Fines possible as Exmouth town centre behaviour order introduced

PUBLISHED: 13:15 24 July 2017 | UPDATED: 17:30 24 July 2017

Area covered by the new Public Spaces Protection Order in Exmouth. Image EDDC/Ordnance Survey. ©Crown copyright 2017 Ordnance Survey. Media 064/17

Area covered by the new Public Spaces Protection Order in Exmouth. Image EDDC/Ordnance Survey. ©Crown copyright 2017 Ordnance Survey. Media 064/17


New measures aimed at cracking down on antisocial behaviour in Exmouth town centre, including drug taking and aggressive begging, have come into force.

The public spaces protection order (PSPO) has been introduced by East Devon District Council (EDDC) to target behaviour including possessing and ingesting or intending to ingest intoxicating substances, including alcohol, urinating and defecating in public, aggressive begging, and behaving in a way ‘likely to cause harassment or intimidation’.

The order has been introduced at the request of Exmouth police, who said there were 135 reported incidents of antisocial behaviour of this type in the town centre between September 2015 and September 2016.

The order applies to a large area of the town centre, including the Strand, the Magnolia Centre, Exmouth Railway Station, Manor Gardens, and Madeira Walk.

The council says a person observed in breach of the PSPO is liable to receive a fixed penalty notice of £80. The alternative is to take enforcement action at magistrates court.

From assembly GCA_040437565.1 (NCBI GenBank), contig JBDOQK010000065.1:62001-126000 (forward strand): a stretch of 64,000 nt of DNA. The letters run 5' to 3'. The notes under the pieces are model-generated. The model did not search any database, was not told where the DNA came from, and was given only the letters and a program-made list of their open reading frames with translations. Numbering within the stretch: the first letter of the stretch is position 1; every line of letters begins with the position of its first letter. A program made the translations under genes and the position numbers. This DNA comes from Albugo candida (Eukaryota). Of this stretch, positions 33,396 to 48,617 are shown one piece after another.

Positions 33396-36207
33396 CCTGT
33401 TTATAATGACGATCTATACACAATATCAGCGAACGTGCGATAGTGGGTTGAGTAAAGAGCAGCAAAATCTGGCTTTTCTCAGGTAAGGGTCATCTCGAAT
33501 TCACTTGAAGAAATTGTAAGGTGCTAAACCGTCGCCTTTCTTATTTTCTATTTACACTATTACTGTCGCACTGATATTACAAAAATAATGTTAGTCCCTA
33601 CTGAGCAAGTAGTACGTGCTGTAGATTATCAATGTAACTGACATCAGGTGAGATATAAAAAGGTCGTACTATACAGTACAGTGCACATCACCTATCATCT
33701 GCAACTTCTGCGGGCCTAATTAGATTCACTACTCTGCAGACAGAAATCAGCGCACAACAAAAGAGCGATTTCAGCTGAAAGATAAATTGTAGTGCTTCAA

Police officers will be able to enforce some of the requirements of the orders at the time of the incidents. Initially this will include providing advice to the offenders and asking them to surrender substances or move on.

Councillor Tom Wright, EDDC’s portfolio holder for the environment, said: “The introduction of this order is an excellent example of the partnership working that our environmental protection team carry out with the neighbourhood policing teams.”

The PSPO will remain in force for three years at which point it will be reviewed, amended and renewed as appropriate. There is potential for other areas to be included in some or all of the controls if evidence of a persistent problem is provided by the police.

The council says areas covered by the orders have been clearly signed and members of the public affected by or concerned about any of the behaviours described should call police on 101 or email

More information is available on EDDC’s website at

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